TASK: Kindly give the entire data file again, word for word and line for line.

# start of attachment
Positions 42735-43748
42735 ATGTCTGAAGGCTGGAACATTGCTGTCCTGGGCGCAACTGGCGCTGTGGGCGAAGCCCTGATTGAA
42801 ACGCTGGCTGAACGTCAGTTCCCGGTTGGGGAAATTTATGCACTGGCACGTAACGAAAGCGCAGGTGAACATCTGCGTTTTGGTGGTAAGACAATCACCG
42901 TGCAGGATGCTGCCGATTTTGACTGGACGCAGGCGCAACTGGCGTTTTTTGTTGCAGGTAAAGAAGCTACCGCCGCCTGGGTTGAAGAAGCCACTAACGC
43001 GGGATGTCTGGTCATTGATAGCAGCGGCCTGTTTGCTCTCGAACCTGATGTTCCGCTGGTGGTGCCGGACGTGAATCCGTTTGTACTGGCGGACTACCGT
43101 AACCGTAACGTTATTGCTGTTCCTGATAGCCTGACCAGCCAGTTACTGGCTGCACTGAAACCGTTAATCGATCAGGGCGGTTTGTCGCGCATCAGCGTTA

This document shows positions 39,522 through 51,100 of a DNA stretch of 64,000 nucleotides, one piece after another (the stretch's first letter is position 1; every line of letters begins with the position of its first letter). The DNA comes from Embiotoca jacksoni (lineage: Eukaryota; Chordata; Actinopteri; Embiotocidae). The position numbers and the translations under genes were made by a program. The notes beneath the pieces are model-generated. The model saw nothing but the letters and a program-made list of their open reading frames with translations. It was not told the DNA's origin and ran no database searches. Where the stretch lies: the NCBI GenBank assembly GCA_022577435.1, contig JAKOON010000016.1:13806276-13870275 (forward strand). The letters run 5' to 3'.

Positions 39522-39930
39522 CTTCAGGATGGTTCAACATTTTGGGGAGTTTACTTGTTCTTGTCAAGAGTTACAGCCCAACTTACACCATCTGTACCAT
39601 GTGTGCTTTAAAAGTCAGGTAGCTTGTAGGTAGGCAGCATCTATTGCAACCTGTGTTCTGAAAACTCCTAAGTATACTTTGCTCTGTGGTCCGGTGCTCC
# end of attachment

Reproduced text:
Positions 42735-43748
42735 ATGTCTGAAGGCTGGAACATTGCTGTCCTGGGCGCAACTGGCGCTGTGGGCGAAGCCCTGATTGAA
42801 ACGCTGGCTGAACGTCAGTTCCCGGTTGGGGAAATTTATGCACTGGCACGTAACGAAAGCGCAGGTGAACATCTGCGTTTTGGTGGTAAGACAATCACCG
42901 TGCAGGATGCTGCCGATTTTGACTGGACGCAGGCGCAACTGGCGTTTTTTGTTGCAGGTAAAGAAGCTACCGCCGCCTGGGTTGAAGAAGCCACTAACGC
43001 GGGATGTCTGGTCATTGATAGCAGCGGCCTGTTTGCTCTCGAACCTGATGTTCCGCTGGTGGTGCCGGACGTGAATCCGTTTGTACTGGCGGACTACCGT
43101 AACCGTAACGTTATTGCTGTTCCTGATAGCCTGACCAGCCAGTTACTGGCTGCACTGAAACCGTTAATCGATCAGGGCGGTTTGTCGCGCATCAGCGTTA

This document shows positions 39,522 through 51,100 of a DNA stretch of 64,000 nucleotides, one piece after another (the stretch's first letter is position 1; every line of letters begins with the position of its first letter). The DNA comes from Embiotoca jacksoni (lineage: Eukaryota; Chordata; Actinopteri; Embiotocidae). The position numbers and the translations under genes were made by a program. The notes beneath the pieces are model-generated. The model saw nothing but the letters and a program-made list of their open reading frames with translations. It was not told the DNA's origin and ran no database searches. Where the stretch lies: the NCBI GenBank assembly GCA_022577435.1, contig JAKOON010000016.1:13806276-13870275 (forward strand). The letters run 5' to 3'.

Positions 39522-39930
39522 CTTCAGGATGGTTCAACATTTTGGGGAGTTTACTTGTTCTTGTCAAGAGTTACAGCCCAACTTACACCATCTGTACCAT
39601 GTGTGCTTTAAAAGTCAGGTAGCTTGTAGGTAGGCAGCATCTATTGCAACCTGTGTTCTGAAAACTCCTAAGTATACTTTGCTCTGTGGTCCGGTGCTCC